Dramatic play is an excellent way for children to develop their imagination and creativity. Children also have the freedom to express their feelings through dramatic play. Child care providers can help promote dramatic play by providing toys, props and costumes for children to use.
Children who participate in dramatic play are able to act out feelings that they may otherwise not be able to show or say directly. Child care providers can often understand what a child might be feeling through observing children who participate in dramatic play.
Children will often act out what they’ve seen other people do. This is a way for them to sort out what they understand about what is happening in their environment. For example, a child, who may be afraid of the doctor, can express his or her fear by using dramatic play. The child may act out what going to the doctor might be like by pretending to give shots to dolls or stuffed animals.
Dramatic play begins as early as one year, when children are able to take a prop and imitate what they have seen the prop used for. For instance, a child given a toy brush will know to brush his or her hair because they have seen a family member use a brush to brush their hair. By 2 years, children can use other toys and pretend to use them for different props. For example, a child may take a block and use it as a brush.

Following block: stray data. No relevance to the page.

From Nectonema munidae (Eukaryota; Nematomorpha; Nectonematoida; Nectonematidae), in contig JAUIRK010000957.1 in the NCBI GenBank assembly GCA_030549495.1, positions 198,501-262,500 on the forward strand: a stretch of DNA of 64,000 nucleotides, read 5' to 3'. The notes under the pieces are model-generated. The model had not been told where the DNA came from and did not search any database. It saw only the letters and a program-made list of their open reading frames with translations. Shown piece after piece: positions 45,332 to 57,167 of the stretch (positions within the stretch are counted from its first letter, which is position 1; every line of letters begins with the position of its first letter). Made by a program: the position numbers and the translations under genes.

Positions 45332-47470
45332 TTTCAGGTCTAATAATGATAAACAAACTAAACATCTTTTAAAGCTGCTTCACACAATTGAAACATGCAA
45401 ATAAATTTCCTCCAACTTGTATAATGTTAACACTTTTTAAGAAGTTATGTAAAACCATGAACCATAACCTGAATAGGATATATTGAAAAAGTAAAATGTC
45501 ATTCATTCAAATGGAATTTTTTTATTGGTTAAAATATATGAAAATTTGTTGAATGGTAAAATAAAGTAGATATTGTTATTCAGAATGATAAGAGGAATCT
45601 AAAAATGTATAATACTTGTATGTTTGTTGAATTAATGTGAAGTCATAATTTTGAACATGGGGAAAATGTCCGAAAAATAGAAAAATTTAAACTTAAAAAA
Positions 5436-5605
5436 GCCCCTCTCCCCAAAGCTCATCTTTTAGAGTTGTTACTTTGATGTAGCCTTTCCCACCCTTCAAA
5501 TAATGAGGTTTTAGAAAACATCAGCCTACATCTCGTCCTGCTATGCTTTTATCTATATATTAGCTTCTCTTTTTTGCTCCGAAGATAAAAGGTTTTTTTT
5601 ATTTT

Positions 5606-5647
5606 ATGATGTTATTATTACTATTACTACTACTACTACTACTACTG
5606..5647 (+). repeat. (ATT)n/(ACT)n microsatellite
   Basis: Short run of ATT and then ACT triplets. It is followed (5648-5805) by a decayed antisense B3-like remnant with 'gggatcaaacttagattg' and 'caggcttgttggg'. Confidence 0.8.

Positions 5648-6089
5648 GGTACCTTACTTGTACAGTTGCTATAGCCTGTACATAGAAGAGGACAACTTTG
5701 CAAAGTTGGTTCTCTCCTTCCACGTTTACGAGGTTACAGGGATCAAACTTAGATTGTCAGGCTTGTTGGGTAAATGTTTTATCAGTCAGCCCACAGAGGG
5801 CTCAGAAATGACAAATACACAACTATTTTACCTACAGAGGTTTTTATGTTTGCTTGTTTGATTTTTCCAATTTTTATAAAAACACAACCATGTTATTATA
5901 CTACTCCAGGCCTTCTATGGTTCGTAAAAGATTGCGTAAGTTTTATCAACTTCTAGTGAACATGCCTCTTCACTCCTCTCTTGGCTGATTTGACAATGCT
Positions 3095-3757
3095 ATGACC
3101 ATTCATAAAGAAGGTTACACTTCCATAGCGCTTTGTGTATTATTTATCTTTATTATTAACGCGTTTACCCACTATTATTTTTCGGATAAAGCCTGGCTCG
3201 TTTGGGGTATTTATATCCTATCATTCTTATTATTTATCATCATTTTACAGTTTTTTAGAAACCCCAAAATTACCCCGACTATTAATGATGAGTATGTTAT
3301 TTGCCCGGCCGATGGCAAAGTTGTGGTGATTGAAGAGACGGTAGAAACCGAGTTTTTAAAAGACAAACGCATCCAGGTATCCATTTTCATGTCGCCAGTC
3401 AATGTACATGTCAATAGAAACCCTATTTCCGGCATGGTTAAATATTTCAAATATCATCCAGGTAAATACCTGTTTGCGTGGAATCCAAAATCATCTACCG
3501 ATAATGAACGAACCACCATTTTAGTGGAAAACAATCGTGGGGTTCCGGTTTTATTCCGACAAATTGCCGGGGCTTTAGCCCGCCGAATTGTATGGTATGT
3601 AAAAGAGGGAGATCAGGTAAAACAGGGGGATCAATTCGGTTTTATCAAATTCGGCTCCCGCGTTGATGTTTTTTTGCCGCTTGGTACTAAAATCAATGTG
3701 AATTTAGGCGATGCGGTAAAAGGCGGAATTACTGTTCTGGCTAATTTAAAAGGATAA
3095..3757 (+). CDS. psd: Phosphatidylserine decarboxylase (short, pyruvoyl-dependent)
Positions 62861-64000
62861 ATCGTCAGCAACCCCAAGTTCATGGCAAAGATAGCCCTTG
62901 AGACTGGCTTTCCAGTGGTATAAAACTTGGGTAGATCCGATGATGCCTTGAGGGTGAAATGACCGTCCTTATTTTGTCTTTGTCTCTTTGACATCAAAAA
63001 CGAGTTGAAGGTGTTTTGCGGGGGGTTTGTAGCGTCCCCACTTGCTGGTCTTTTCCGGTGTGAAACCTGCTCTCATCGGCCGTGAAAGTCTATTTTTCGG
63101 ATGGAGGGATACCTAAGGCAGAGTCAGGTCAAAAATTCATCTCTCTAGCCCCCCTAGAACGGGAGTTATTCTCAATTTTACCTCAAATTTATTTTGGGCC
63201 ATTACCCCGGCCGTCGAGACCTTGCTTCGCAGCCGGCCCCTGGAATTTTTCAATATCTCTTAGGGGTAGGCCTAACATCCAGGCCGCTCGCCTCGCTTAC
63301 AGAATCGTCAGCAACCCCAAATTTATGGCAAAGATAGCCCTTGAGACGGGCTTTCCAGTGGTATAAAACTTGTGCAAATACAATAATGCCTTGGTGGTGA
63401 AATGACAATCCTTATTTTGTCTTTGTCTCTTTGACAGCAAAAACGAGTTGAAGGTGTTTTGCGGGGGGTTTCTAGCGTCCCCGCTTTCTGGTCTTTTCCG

As children grow and develop, so does their dramatic play. From simple imitative movement, children move on to complex dramatic play. Child care providers should watch and listen to children who are participating in dramatic play. In this way, child care providers can be good observers of what children say and how they use materials for their play. It is also important for providers to participate in dramatic play when given opportunity and to play at the appropriate age level of the children.
Dramatic play can occur daily in the lives of children. Children learn by participating in dramatic play. It also helps children with their language development. A child who doesn’t talk much in class may have to talk more with other children in order to be included in dramatic play times. Children also listen and respond to each other while playing in dramatic play. They may also learn new words from one another.